Sanchez-Roige stated, “The second is something that coffee lovers are really keen on learning, Is drinking coffee good or bad? Is it associated with positive health outcomes or not?”

And the answer is? It’s not definitive.

Genetic associations

Let’s handle several definitions before we proceed…

A genotype is the chemical composition of an individual’s DNA. It gives rise to a phenotype, which is an individual’s observable traits.

A positive genetic association is a connection between a specific gene variant (the genotype) and a specific condition (the phenotype). Conversely, a negative genetic association is an apparent protective quality discouraging the development of a condition.

The group’s genome-wide associated study of 130,153 U.S.-based 23andMe research participants was compared with a similar UK Biobank database of 334,649 Britons.

The team found a consistent positive genetic association between coffee and harmful health outcomes such as obesity and substance use.

Emotional and mental illnesses

The findings got dicey when it came to emotional and mental illnesses.

Thorpe observes…

Look at the genetics of anxiety, for instance, or bipolar and depression: In the 23andMe data set, they tend to be positively genetically correlated with coffee intake genetics. But then, in the UK Biobank, you see the opposite pattern, where they’re negatively genetically correlated. This is not what we expected.

She went on to say there were other instances in which the 23andMe set didn’t align with the UK Biobank, but the greatest disagreement was in emotional and mental illnesses.

Explaining the differences

Some of the differences were attributed to comparison inaccuracies, poor accommodation for the various ways coffee is served, and the reality that many U.S. coffee drinkers load up their coffee with sugary additives.

Dr. Palmer…

Genetics influences lots of things. For instance, it influences how tall you might be. And those kinds of things probably would play out very similarly, whether you lived in the U.S. or the U.K. But coffee is a decision that people make.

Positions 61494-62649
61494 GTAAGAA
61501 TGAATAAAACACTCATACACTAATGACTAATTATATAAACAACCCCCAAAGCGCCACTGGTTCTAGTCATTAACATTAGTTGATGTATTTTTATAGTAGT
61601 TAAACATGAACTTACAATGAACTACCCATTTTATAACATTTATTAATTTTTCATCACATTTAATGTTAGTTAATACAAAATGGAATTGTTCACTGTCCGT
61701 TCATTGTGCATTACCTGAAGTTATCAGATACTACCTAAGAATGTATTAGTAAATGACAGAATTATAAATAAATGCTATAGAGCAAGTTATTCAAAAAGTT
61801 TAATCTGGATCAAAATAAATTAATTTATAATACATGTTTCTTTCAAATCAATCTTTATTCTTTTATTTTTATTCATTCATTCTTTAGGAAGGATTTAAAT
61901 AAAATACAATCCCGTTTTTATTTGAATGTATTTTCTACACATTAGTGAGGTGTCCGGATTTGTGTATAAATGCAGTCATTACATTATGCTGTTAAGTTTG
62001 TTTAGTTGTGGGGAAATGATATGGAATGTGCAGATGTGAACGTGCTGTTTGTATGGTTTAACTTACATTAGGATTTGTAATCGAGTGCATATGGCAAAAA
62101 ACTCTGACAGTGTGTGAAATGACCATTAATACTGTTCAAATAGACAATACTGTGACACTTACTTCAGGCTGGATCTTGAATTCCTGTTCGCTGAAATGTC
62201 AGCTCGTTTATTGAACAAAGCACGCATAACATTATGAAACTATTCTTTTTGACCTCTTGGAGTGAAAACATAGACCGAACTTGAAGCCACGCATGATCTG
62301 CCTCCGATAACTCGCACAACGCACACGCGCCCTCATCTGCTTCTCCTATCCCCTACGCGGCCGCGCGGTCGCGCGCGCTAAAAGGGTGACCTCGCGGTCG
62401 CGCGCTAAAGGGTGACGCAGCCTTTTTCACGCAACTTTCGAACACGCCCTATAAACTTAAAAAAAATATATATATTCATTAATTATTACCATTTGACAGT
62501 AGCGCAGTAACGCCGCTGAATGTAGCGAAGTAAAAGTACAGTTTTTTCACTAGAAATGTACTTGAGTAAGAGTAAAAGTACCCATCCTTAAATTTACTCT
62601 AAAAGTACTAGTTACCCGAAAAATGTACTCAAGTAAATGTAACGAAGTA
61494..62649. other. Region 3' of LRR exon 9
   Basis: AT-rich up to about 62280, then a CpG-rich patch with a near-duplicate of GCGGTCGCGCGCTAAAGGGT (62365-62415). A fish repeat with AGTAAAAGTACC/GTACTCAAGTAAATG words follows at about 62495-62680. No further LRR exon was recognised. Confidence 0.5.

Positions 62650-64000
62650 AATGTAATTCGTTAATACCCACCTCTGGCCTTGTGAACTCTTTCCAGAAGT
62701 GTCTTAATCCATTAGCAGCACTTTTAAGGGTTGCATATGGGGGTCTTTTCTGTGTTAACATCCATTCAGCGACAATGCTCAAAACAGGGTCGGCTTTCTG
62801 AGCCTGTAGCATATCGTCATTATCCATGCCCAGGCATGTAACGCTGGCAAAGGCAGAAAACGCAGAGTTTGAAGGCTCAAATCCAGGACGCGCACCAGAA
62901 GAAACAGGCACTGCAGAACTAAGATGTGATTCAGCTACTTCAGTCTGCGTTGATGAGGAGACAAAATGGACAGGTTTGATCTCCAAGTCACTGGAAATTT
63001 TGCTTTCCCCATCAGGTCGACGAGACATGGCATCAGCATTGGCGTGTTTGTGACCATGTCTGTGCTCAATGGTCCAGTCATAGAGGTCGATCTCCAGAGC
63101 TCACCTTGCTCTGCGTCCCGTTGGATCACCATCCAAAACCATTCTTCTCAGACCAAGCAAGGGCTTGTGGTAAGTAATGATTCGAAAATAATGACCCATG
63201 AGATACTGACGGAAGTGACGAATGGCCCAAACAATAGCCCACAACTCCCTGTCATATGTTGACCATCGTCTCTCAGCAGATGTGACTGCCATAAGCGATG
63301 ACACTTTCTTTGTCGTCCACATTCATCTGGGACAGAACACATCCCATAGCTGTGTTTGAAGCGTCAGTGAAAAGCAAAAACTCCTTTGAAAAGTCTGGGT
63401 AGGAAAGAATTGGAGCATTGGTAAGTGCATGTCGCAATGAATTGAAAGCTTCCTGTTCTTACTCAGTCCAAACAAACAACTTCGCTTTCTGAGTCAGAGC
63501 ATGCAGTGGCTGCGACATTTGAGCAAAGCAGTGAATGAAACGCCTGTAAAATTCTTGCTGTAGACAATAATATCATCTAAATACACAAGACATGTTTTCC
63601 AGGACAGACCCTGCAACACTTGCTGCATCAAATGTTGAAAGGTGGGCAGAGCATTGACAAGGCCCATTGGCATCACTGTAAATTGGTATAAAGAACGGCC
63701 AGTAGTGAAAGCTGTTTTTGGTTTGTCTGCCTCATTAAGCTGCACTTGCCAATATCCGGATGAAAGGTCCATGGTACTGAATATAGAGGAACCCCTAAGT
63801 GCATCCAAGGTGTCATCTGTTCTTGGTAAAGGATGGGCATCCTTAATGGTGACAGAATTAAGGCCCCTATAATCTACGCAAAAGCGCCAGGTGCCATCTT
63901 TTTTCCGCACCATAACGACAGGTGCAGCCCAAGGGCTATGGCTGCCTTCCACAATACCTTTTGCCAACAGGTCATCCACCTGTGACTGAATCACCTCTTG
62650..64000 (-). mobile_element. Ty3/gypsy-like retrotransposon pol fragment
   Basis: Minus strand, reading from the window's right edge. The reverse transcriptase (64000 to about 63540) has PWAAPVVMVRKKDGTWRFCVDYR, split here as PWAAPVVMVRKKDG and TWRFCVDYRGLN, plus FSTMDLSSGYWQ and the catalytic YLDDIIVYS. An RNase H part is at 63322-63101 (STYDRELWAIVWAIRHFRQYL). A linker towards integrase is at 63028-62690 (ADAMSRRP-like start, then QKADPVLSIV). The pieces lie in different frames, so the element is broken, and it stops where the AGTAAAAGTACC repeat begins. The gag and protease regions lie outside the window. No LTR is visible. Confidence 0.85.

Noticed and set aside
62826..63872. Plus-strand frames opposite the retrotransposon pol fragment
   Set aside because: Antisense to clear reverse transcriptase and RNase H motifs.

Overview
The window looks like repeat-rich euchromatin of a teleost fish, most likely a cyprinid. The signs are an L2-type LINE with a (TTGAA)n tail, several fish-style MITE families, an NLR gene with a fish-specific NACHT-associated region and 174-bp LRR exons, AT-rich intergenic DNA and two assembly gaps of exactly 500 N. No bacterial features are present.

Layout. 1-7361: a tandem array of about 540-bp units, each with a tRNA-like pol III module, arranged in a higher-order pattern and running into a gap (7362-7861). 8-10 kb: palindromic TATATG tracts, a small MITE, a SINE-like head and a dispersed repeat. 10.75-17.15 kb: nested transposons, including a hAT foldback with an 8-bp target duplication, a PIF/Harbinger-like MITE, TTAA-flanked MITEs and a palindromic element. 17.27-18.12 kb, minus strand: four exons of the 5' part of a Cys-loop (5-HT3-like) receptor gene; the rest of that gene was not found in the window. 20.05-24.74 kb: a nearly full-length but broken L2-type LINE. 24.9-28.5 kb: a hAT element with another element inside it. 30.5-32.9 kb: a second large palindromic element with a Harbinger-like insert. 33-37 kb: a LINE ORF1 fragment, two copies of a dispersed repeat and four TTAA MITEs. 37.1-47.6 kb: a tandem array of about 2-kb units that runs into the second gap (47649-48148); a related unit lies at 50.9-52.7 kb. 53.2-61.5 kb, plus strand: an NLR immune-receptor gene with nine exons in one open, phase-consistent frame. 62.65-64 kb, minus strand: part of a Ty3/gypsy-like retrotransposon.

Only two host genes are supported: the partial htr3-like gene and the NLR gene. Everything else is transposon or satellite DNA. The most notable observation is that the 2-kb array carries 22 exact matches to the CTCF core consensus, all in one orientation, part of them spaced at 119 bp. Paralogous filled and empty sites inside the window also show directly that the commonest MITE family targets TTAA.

Sanchez-Roige pointed out that coffee comes in a variety of forms, from instant to frappuccino, and is consumed amid cultural norms that differ from place to place.

A person with a given genotype might end up having quite a different phenotype living in the U.K. versus the U.S.

Summary

Let’s take it home with this from Dr. Sanchez-Rouge…

And that’s really what the data are telling us, Because unlike height, where your behavior doesn’t really have much to do with it, your behavior and the choices you’re making in your environment play out in various ways. So the interaction between genotype and environment complicates the picture.

The team emphasized the need for more investigation to unravel the relationships between genetics and the environment in other substance use issues.

Research is crucial

So what do you think? I thought the results of the study were interesting well beyond the genetics/coffee drinking correlation.

Research is crucial and brings hope to those of us who emotionally, mentally, or physically suffer. And I’m grateful for that.

However, given my age, I’m more grateful and excited for what research will bring my children and grandchildren.


Be sure to take a look at the UC San Diego Today piece: Is Coffee Good for You or Bad for You?

Human genome image licensed under the Creative Commons Attribution 4.0 International license. Author Ryan L. Collins, no changes made

Coffee statistics were provided by Coffee Affection, Statista, WorldAtlas, National Coffee Association